719.3

1991

1345.0

1982

1023.9

174.4

0.17

−0.41

−7.41

Hamusit

44

1000

2005

2216.6

1985

1475.1

316.1

0.22

−0.28

−6.81

Zeghie

34

823.6

1991

1896.7

1999

1499.7

247.8

0.17

−0.26

−10.1

Dangila

35

1180.2

1968

1960.2

1999

1556.3

223.6

0.14

−0.12

−6.9

Maksegnit

32

721.0

2011

2123.5

1983

1215.6

371.6

0.31

−0.43

−16.9

D/Tabor

39

767.5

2012

2319.4

1980

1400.3

422.2

0.30

−0.32

−11.6

Injibara

30

1612

2005

2828.9

1999

2181.1

281.1

0.13

−0.42

−13.1

Sekela

32

1187

1981

2383.7

2006

1795.7

344.8

0.20

−0.27

−22.3

Gundil

31

1798

1995

2721.1

2005

2348.3

268.4

0.11

−0.45

−26.4

Sd standard deviation, cv coefficient of variations, r Correlation Coefficient, S slope

The results of those station data analysis revealed that the general declining trend of annual rainfall was recorded for the last three to four decades. Almost all stations recorded minimum annual rainfall during the third decades and the maximum annual rainfall was recorded in the first and second decades. The range of annual rainfall also has indicated that a high variability of annual rainfall was recorded in most of the stations (Table 2). Among the LSB stations, the minimum and maximum annual mean rainfall were recorded by Yifag (1023.9 mm) and Dangla (1556.3 mm), respectively. Likewise, from the USB, the minimum and maximum mean annual rainfall was recorded by Maksegnit (1215.6 mm) and Injibara (2828.9 mm), respectively. The average yearly rainfall of the LTSB had a range from 719.3 mm at the Yifag station to 2828.9 mm at Injibara station. These values indicate that there has been high annual rainfall variability across the sub-basins.

During the past three to four decades, the rainfall has deviated annually with maximum 422.2 mm from the mean in the case of Debire Tabor station and a minimal deviation of 174.43 mm in the case of Yifag station. The trend on the decadal basis was also analyzed to determine the changes over time within the study period. In order to detect statistically significant changes in the annual rainfall at the sub-basin level and inter stations, a time-series study was undertaken. The parameter estimate of the slope was then tested for statistical significance using the paired sample t test.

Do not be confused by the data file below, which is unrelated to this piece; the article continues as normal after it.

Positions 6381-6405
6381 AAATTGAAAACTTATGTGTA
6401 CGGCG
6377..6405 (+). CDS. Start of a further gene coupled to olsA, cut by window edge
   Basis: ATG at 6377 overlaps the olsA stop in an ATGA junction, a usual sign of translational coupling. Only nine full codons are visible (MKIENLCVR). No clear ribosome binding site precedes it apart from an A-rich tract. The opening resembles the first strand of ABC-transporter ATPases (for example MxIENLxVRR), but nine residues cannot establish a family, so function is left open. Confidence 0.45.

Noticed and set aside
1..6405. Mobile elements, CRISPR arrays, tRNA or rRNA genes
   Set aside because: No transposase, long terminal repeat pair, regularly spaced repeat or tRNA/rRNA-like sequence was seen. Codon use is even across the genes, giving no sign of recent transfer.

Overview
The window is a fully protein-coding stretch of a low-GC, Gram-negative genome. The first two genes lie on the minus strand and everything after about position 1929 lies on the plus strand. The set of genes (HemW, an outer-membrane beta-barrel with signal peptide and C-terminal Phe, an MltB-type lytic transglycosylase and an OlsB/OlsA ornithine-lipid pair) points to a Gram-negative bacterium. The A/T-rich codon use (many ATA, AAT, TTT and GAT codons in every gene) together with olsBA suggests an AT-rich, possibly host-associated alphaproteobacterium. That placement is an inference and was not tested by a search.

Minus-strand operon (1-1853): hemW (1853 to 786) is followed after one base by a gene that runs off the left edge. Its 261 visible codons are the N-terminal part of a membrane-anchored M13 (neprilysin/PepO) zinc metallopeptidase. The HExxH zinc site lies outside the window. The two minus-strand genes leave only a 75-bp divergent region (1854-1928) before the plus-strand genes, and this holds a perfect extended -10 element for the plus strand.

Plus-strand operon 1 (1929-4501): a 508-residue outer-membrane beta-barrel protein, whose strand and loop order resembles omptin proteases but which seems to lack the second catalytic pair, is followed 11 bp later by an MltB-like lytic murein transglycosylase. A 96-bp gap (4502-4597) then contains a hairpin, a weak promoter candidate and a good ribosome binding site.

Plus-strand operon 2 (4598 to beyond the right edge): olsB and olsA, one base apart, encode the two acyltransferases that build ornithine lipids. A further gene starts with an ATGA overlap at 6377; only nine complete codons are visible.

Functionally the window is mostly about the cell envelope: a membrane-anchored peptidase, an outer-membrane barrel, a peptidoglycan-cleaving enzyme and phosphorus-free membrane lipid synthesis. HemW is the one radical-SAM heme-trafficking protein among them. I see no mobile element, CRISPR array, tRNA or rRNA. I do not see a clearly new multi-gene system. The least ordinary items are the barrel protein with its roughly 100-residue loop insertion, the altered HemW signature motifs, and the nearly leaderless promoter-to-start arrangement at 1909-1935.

In order to clarify the descriptive information, linear regression was fitted and the slope was determined and paired samples t test was run to check their correlation. The slope has shown a declining trend of rainfall within the stated period. The slope of a line was also used as a measurement of how many units it goes up or down for every year to see the change of annual rainfall conditions. As it is depicted from Table 2, the annual mean rainfall has decreased almost for all stations and it is found to be statistically significant at the 5 % level of significance. This has shown that the climate is changing from time to time within the stated decades. The maximum decline was recorded by Gundil with a slope of −26.4 from the USB and the minimum from Bahir Dar (−3.57) LSB. The negative sign indicates that decline from the slope of each mean annual rainfall record.

The coefficient of variance analysis has indicated that a significant annual rainfall variation was recorded from the whole weather stations with maximum at Maksegnit (31 %) and minimum from the Gundil (11 %) station. According to Hare (2003), category of severity, among the LTSB stations annual rainfall variability recorded by Maksegnit (31 %) and Debre Tabor (30 %) were very severe, Hamusit (22) and Sekela (20 %) were moderately sever and the remaining stations were severe. Significant annual rainfall variability implies that climate change resulted in climate variability and extreme weather conditions. These were also confirmed by the correlation coefficient of the annual rainfall change and variability. All of the weather stations in the sub-basin have shown a negative correlation with the time period in the last three to four decades.

In general, mean annual rainfall straight lines for all stations in LTSB have slopes which were applied to examine the least-square regression lines, compared with the corresponding values of the correlation coefficient and resulted as negative value. From this analysis, it would be noticed that every year that the data has a negative correlation coefficient, the slope of the regression line is negative. It should be apparent from this observation that there is a link between the sign of the correlation coefficient and the side of the least squares line and one variable confirms the other and clearly annual rainfall amount in LTSB shows significant variability and declining trends. As it is indicated in Fig. 6, there has been a general decreasing trend in the average amount of annual rainfall. The trend line shows that the average amount of annual rainfall has decreased by a factor of 3.947 in the lower sub-basin and by 1.561 in the upper one for each year. As indicated in the trend line equations the slope has a negative value, which implies a decreasing of the average amount of annual rainfall.